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Cytometry. 2002 Jul 1;48(3):136-45.

Development and characterization of Ni-NTA-bearing microspheres.

Author information

  • 1Bioscience Division and National Flow Cytometry Resource, Los Alamos National Laboratory, Los Alamos, New Mexico 87545, USA. sabine@lanl.gov

Abstract

BACKGROUND:

For ease of purification, proteins are often expressed with a short affinity sequence of five or six adjacent histidine residues (His-tag). This His-tag binds to the metal of metal chelator complexes such as Ni(2+)-nitrilotriacetic acid (Ni-NTA) or -iminodiacetic acid (Ni-IDA). Chromatography resins bearing covalently attached metal chelator complexes are used widely for the easy affinity purification of His-tagged proteins or peptides. Because Ni-NTA microspheres were not commercially available at the beginning of our studies, we prepared and characterized such microspheres to immobilize His-tagged proteins and study their interactions. Our microspheres are of three types: (a) metal chelator complexes bound covalently to polystyrene microspheres, (b) metal chelator complexes bound covalently to silica microspheres, and (c) lipid-linked metal chelator complexes adsorbed to silica microspheres forming self-assembled bilayer membranes where the metal chelators have lateral mobility.

METHODS:

The microspheres bearing covalently attached Ni-chelator were synthesized by reacting a primary amine-bearing Ni-NTA ligand with carboxy-functionalized microspheres and then loading with Ni(2+). Microspheres with laterally mobile metal chelator were made by incubating glass microspheres with liposomes containing phosphatidylcholine (PC) and the metal chelating lipid 1,2-dioleoyl-sn-glycero-3-[(N (5-amino-1-carboxypentyl)iminodiacetic acid)succinyl]. Binding of a His-tagged enhanced green fluorescent protein (EGFP) was used to characterize these microspheres by flow cytometry for their specificity, sensitivity, capacity and stability.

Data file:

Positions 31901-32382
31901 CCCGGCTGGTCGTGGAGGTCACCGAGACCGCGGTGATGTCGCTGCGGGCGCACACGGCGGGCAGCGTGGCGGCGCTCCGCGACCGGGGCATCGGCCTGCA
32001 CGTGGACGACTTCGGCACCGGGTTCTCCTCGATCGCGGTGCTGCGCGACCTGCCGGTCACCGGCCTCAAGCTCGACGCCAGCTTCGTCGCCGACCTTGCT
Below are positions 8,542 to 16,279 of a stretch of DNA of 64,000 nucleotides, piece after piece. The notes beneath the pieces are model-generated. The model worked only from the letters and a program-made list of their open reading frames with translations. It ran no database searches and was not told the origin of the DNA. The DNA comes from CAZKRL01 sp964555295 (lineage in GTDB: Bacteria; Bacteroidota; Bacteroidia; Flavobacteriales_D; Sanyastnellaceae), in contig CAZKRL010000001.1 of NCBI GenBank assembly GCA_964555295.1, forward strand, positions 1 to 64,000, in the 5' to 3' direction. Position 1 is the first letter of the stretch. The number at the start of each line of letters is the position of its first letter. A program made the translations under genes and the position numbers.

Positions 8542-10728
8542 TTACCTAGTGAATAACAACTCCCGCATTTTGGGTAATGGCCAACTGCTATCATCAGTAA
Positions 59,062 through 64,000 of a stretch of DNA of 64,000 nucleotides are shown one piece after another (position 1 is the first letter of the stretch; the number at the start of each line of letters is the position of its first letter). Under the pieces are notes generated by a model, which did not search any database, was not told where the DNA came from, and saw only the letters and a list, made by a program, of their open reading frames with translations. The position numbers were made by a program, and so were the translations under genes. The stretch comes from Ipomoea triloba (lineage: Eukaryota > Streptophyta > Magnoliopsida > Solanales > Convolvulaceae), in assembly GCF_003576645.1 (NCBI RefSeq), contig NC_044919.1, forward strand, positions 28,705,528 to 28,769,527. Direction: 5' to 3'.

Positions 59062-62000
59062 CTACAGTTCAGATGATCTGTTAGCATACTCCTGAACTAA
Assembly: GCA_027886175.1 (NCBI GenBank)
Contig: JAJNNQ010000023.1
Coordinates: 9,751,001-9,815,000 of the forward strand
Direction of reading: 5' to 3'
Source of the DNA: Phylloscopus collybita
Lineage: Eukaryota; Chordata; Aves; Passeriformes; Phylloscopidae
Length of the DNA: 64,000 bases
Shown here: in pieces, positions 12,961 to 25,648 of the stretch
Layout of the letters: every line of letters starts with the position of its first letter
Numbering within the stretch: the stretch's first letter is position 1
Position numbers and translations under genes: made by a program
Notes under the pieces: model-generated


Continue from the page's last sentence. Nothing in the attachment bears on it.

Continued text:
RESULTS:

While all micospheres specifically bind His-tagged proteins, the conditions to achieve this are different for the polystyrene- and silica-based spheres. All three types of microspheres bind His-EGFP with saturation occurring at 30-50 nM and an apparent avidity (concentration of half-maximal binding) of approximately 1 to 2 x 10(-8) M at pH 7.4. Binding of His-EGFP is inhibited by imidazole or ethylene-diaminetetraacetic acid (EDTA). Polystyrene Ni-NTA microspheres showed significant nonspecific binding as measured by binding in the presence of imidazole or EDTA or by binding of fluorescent proteins lacking a His-tag. This nonspecific binding of proteins to and aggregation of polystyrene spheres could only be prevented by the inclusion of low concentrations of Tween 20, but not by including bovine serum albumin (BSA), polyethylene glycols, or polyvinylpyrrolidones as blocking agents. In contrast, silica-based microspheres with covalently attached Ni-NTA or silica microspheres bearing adsorbed bilayers that contain Ni-NTA-lipid showed little nonspecific binding in the presence of BSA. Our results on the stability of immobilization indicate that washing destabilizes the binding of His-tagged proteins to Ni-NTA microspheres. This binding consists of two interactions of different affinities. We also demonstrate that limited multiplexed analysis with differently sized silica microspheres bearing the Ni-NTA-lipid is feasible.

CONCLUSIONS:

The microspheres described are well suited to selectively immobilize His-tagged proteins to analyze their interactions by flow cytometry. The affinity and kinetic stability of the interaction of His-tagged proteins with Ni-NTA are insufficient to use Ni-NTA microspheres in multiplexed analysis formats where different His-tagged proteins are bound to distinct microspheres. Improvements towards this end (improved chelators and/or improved affinity tags) are critical for extending the use of this method. We are currently working on novel chelators to strengthen the stability of immobilization of His-tagged proteins to surfaces. Such improvements would greatly enhance the analysis of interactions of immobilized His-tagged proteins and could make the development of microsphere-based arrays with His-tagged protein/antibody possible.

PMID:
12116359
[PubMed - indexed for MEDLINE]
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